Despite the company’s announcement, Schwartz said the door is always open for them to return. “We remain here as partners who would love to support them or any other business growth in the city, so if there’s an opportunity to come back to the table, we are eagerly awaiting that,” Schwartz said. “Otherwise, it’s just disappointing to see them still make the decision to leave the market.”
A senior City official said there were multiple meetings with Made By The Water last summer, followed by months of radio silence until the company announced it would be stopping production at the facility. The official believes that given all of the options and commitments the City offered, the only explanation for the departure—and the company casting blame on the City and utility providers—is Made By The Water covering up for lost profits.
Looking back, Thomas said the problems they were having weren’t really the city’s fault. “The biggest thing for me was, what was their business model? Did their business model work in terms of how much it would cost and how it would cost to use water to brew?” Thomas said. “That wasn’t a legislative or an administrative or political decision. That had to do with them in terms of their operation.”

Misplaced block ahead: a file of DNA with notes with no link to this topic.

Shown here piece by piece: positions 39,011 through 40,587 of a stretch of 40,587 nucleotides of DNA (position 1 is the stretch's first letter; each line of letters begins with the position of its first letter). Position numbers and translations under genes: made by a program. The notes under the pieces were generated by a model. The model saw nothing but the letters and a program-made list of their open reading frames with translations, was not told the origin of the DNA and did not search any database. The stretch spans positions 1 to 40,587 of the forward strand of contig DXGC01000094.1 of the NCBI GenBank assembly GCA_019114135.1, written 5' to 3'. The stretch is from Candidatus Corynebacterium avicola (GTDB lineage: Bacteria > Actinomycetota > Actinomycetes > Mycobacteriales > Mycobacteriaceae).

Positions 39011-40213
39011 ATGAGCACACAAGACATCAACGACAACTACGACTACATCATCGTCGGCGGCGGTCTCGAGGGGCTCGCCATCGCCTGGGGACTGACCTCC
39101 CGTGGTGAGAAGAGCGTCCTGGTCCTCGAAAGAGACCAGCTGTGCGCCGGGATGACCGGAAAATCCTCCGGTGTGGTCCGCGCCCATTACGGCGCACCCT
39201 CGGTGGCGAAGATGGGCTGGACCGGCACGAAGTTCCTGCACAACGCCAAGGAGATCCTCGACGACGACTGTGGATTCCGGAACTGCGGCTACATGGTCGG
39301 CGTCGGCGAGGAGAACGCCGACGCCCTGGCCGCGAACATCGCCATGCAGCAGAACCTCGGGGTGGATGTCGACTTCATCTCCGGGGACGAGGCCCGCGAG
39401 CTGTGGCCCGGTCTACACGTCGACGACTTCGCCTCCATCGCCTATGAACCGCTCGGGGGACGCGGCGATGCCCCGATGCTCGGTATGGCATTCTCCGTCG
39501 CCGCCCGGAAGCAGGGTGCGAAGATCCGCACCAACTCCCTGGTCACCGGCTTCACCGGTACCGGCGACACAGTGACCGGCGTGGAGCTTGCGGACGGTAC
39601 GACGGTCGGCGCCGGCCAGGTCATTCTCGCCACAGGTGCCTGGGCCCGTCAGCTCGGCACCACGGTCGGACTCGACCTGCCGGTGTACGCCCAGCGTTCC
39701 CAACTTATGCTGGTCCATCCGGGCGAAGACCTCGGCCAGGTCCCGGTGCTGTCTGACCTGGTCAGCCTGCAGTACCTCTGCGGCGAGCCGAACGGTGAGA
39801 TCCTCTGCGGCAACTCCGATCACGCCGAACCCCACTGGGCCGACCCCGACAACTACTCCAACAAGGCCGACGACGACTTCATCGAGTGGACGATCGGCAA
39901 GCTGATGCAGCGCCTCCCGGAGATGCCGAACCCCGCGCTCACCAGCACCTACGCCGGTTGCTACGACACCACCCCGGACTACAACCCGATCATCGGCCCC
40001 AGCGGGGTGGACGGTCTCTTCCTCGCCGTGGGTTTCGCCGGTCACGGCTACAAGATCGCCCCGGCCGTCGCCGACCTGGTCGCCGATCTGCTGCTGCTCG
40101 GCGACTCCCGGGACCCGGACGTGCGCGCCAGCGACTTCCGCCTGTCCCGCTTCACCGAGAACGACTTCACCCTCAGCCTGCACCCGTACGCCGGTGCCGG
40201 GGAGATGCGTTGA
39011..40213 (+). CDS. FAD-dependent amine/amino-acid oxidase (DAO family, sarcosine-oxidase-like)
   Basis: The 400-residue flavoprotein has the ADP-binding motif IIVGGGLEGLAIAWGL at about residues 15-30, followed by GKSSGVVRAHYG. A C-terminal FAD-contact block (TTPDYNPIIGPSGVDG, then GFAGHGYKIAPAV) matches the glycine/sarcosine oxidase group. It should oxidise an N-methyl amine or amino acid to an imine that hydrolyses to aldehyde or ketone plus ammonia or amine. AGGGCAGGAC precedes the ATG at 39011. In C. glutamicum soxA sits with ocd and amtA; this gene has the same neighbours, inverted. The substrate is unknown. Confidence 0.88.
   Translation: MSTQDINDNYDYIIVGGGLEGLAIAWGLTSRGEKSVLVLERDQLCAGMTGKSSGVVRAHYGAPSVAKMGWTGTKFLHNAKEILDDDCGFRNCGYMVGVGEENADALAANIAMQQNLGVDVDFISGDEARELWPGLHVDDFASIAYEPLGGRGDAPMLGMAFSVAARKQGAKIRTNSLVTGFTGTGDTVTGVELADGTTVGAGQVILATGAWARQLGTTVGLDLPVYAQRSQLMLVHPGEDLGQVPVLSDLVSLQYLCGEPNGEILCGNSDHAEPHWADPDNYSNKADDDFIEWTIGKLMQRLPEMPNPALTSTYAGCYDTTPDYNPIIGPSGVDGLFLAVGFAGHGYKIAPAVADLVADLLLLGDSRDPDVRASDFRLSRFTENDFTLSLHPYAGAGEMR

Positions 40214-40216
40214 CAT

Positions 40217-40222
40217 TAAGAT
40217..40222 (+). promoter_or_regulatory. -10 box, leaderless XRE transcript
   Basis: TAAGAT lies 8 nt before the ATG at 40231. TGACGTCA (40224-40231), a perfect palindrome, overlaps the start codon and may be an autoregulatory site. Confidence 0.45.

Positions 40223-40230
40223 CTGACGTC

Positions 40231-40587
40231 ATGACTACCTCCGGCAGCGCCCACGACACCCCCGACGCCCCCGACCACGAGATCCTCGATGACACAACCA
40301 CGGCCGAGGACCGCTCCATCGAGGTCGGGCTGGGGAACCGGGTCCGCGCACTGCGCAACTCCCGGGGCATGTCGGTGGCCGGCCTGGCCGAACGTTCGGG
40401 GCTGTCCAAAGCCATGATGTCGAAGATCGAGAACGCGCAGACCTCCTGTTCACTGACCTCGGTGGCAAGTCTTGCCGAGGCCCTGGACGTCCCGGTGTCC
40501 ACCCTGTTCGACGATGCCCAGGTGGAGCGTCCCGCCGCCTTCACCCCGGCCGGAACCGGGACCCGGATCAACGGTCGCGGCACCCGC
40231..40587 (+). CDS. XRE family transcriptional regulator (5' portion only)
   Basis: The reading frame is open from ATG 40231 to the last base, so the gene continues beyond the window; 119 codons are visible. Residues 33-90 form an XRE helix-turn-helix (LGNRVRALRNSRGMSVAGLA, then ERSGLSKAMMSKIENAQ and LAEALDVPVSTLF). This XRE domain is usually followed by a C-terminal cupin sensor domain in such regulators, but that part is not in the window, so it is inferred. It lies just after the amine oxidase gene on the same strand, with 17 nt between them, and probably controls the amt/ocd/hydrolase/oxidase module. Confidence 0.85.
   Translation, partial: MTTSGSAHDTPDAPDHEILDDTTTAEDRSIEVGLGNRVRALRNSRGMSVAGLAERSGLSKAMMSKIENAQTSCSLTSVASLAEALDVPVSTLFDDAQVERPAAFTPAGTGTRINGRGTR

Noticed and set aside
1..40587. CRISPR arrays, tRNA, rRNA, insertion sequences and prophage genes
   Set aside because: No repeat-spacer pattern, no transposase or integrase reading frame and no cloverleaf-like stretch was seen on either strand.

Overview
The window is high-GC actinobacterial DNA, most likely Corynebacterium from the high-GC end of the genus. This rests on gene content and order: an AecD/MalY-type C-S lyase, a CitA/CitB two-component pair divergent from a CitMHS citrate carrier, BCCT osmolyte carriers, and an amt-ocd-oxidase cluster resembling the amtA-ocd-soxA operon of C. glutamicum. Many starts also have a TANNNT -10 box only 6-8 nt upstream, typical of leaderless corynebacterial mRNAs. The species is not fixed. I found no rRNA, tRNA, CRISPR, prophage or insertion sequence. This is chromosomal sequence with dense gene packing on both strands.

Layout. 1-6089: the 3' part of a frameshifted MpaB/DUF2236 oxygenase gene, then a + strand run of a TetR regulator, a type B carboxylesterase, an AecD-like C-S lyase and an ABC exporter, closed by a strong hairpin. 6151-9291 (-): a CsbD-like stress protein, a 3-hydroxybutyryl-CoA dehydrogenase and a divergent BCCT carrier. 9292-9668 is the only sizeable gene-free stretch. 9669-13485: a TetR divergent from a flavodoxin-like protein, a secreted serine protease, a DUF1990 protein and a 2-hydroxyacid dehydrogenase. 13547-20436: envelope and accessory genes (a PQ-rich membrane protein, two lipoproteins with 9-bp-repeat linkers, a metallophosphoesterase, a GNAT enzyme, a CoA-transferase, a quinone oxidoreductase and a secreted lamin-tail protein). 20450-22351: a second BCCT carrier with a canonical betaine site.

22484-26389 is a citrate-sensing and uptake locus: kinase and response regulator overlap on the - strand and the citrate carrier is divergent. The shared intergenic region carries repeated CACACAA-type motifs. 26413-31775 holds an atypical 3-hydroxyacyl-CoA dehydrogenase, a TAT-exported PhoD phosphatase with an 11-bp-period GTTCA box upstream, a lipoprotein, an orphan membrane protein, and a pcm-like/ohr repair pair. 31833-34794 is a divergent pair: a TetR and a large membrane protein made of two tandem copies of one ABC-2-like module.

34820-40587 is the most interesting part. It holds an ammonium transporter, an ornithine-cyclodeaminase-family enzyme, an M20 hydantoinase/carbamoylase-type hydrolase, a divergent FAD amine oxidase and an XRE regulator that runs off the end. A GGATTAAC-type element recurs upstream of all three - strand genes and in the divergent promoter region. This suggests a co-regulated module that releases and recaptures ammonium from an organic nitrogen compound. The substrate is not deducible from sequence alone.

Thomas also took exception to Sekmakas blaming crime in New Orleans East as a contributing factor. Sekmakas said the company was unable to hire employees for a late-night third shift because prospective employees were too concerned about their safety. “One just got up and walked out of the interview when we said it was for the night shift,” Sekmakas said in a Nola.com interview. (For this story, Sekmakas did not respond to multiple requests for an interview.)
Thomas said it’s a “totally unfair” characterization from the company and part of a harmful stereotype of New Orleans East. Violent crime has been dropping across the city, including the East. Thomas said the French Quarter doesn’t get branded with similar stereotypes despite frequent and often random shootings. “It’s that kind of cliché that’s being like, ‘Oh, man, but what about the East?’” Thomas said. “That lends to what we’re trying to overcome, what we’ve been trying to change about the way people view the eastern part of New Orleans.”
Others are also skeptical about Sekmakas’ claims about crime impacting Faubourg’s employees. “We hired a former employee from there and we’ve talked to former employees. I don’t think crime was an issue,” said Jacob Landry, founder and president of Urban South Brewery. “The brewer that we hired who used to work there, he doesn’t seem to think that was an actual problem. I think that was more of a perception but not an actual crime problem.”